/Surprise NBA Teams Youll Love to Watch Next Season

Surprise NBA Teams Youll Love to Watch Next Season

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    John Amis/Associated Press

    The NBA just went through a makeover that would make daytime television jealous.

    Six of the 15 All-NBA selections from 2018-19 changed teams. According to NBA.com’s John Schuhmann, eight teams lost over 50 percent of the minutes logged by players who were on the roster this past season. Another 10 lost at least 40 percent. The turnover this summer was mind-blowing.

    Now, we have to exercise a little patience. The 2019-20 season is going to be a blast, featuring all kinds of intriguing matchups between overhauled teams throughout the regular season. The way the talent spread out should make every round of the playoffs fun.

    But we’re around three months away from the official start of all that, which gives us plenty of time to examine rosters and decide the squads about which we’ll feel the most hyped.

    Some are obvious (more on that shortly). It’s pretty easy to say the Los Angeles Lakers will be fun to watch, and national broadcasts will certainly give them plenty of air time. What we’re searching for here are the teams that are a little less conspicuous and won’t get quite as much exposure.

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    Steve Marcus/Associated Press

    These teams will be fun to watch, but there’s nothing surprising about that:

    Dallas Mavericks: Reigning Rookie of the Year Luka Doncic is set for his encore. This time, he’ll bring Kristaps Porzingis back on stage with him.

           

    Denver Nuggets: Nikola Jokic is fresh off a playoff run in which he averaged 25.1 points, 13.0 rebounds, 8.4 assists, 1.1 steals and 0.9 blocks. He posted a top-20 single-postseason box plus/minus. Oh, and he’s 24 years old. Development from Jokic, Jamal Murray and Gary Harris should make the Nuggets even more fun. Wild card Michael Porter Jr. adds a ton of intrigue, as well.

          

    Golden State Warriors: How will Stephen Curry and D’Angelo Russell coexist? Will we get to see 2016 Curry again with Kevin Durant gone and Klay Thompson on the shelf?

         

    Houston Rockets: There’s some familiarity between James Harden and Russell Westbrook, but these two are significantly different players than they were when paired up on the Oklahoma City Thunder. Seven years later, Harden and Russ have worked their way up to 10th and second place, respectively, in career usage. Westbrook has the highest single-season usage of all time. Harden is in second.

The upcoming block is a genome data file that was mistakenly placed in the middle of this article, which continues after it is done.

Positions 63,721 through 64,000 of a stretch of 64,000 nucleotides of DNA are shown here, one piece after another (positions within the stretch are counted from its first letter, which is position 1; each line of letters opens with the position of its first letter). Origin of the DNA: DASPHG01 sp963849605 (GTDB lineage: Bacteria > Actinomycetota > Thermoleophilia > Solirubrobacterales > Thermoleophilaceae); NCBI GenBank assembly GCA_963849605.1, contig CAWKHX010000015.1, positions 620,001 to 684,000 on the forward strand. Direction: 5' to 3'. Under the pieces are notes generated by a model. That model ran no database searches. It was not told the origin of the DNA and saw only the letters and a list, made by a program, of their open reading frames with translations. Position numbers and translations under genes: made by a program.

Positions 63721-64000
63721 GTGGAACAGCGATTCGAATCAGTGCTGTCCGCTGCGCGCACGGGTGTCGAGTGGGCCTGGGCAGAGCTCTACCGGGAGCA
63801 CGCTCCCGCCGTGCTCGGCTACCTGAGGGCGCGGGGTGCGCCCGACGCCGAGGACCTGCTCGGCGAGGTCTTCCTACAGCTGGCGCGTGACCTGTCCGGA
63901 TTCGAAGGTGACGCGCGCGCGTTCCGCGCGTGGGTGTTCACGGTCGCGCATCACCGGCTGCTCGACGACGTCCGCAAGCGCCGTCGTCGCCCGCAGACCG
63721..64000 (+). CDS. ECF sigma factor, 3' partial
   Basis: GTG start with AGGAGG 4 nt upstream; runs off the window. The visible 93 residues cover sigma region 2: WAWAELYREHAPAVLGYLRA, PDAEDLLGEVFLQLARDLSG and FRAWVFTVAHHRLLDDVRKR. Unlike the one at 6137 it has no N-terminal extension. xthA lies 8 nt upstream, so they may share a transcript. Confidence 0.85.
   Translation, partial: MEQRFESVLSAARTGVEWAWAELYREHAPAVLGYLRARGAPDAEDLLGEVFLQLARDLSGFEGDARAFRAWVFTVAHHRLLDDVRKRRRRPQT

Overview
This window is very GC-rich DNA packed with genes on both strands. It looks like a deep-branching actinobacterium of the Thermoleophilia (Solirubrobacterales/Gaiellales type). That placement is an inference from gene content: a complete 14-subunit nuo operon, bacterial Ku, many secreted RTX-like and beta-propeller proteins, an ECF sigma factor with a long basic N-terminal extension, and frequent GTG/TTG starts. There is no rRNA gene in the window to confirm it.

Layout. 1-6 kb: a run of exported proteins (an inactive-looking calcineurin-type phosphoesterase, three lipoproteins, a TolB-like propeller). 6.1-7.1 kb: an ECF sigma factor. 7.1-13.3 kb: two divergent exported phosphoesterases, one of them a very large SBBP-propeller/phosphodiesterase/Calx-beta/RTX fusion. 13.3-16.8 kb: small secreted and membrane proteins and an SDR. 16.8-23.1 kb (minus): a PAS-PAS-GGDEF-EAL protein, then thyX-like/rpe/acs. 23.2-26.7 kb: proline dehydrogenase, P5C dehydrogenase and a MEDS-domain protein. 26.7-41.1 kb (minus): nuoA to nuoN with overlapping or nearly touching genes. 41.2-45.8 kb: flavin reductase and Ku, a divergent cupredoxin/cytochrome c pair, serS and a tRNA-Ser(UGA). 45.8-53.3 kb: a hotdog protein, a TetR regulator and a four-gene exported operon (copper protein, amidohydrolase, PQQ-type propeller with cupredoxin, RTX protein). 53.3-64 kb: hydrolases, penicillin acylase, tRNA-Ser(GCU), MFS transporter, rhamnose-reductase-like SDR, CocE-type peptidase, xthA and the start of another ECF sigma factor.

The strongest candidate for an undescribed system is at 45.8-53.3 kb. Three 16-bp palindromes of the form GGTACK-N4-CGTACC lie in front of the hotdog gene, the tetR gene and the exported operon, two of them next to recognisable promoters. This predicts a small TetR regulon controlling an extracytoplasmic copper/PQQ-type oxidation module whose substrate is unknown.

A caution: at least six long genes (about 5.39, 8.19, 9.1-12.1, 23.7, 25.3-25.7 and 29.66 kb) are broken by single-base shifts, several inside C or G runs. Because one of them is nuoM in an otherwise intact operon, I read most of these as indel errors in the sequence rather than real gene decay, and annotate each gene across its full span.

Los Angeles Clippers: Kawhi Leonard can become the first player in NBA history to land three Finals MVPs on three different teams. Having Paul George around will help in that quest. 

           

    Los Angeles Lakers: Even at 34 years old, LeBron James could have a chance to reassert his claim to the title of world’s best player. Last season on a team loaded with young talent, LeBron averaged around 27 points, nine rebounds and eight assists. With Anthony Davis around, he will face far less defensive attention.

          

    Milwaukee Bucks: As long as Giannis Antetokounmpo is around and in his prime, the Bucks will probably be a perennial #LeaguePassAlert.

          

    New Orleans Pelicans: We’ve never seen anything quite like Zion Williamson’s combination of size and explosiveness. And new team president David Griffin surrounded him with a strong supporting cast including Derrick Favors, Lonzo Ball, Brandon Ingram and incumbent Jrue Holiday, among others.

            

    Philadelphia 76ers: Philly appears intent on playing a little more old-school this season, signing Al Horford to play power forward alongside Joel Embiid. Ben Simmons remains must-see TV in transition. Tobias Harris and Josh Richardson round out a jumbo (both in terms of size and price tag) starting five.

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    John Bazemore/Associated Press

    When former Golden State Warriors executive Travis Schlenk took over the Atlanta Hawks and drafted Trae Young and Kevin Huerter, there was a lot of speculation that he was trying to create his own version of Stephen Curry and Klay Thompson.

    As Tim Bontemps wrote for the Washington Post in the wake of the 2018 draft:

    “Few people spent more time watching the development of Curry and Thompson than Schlenk, who spent more than a decade with the Golden State Warriors before taking control of the Hawks last summer. Now, thanks to his moves Thursday night, Schlenk is banking on Young and Huerter becoming the foundation of their own winning formula in Atlanta — Splash Brothers East, if you will.”

    That may still happen, at least to an extent. But the closer comparison may be Young and Hawks forward John Collins to Steve Nash and Amar’e Stoudemire.

    Young is a magician with the ball, zipping one-handed passes off the dribble and probing the paint in a way that evokes images of a young Nash. His patience as a ball-handler in the pick-and-roll belies his age. If he comes anywhere near Nash’s level of efficiency as a shooter, he’ll be one of the game’s top offensive players.

    He was already top-40 in offensive real plus-minus as a rookie, per ESPN.

    As for Collins’ side of this, check out how similar the numbers from his first two seasons are to those of Stoudemire:

  • Collins: 19.4 points, 11.2 rebounds, 2.2 assists and 1.2 blocks per 75 possessions, plus-6.6 relative true shooting percentage, 1.5 box plus/minus
  • Stoudemire: 19.1 points, 10.4 rebounds, 1.3 assists and 1.5 blocks per 75 possessions, plus-1.5 relative true shooting percentage, minus-1.1 box plus/minus

Throw in the size (they’re both 6’10”) and athleticism, and you can start to see a modern version of Stoudemire who shoots threes. Collins hit 34.8 percent on 2.6 attempts per game last season.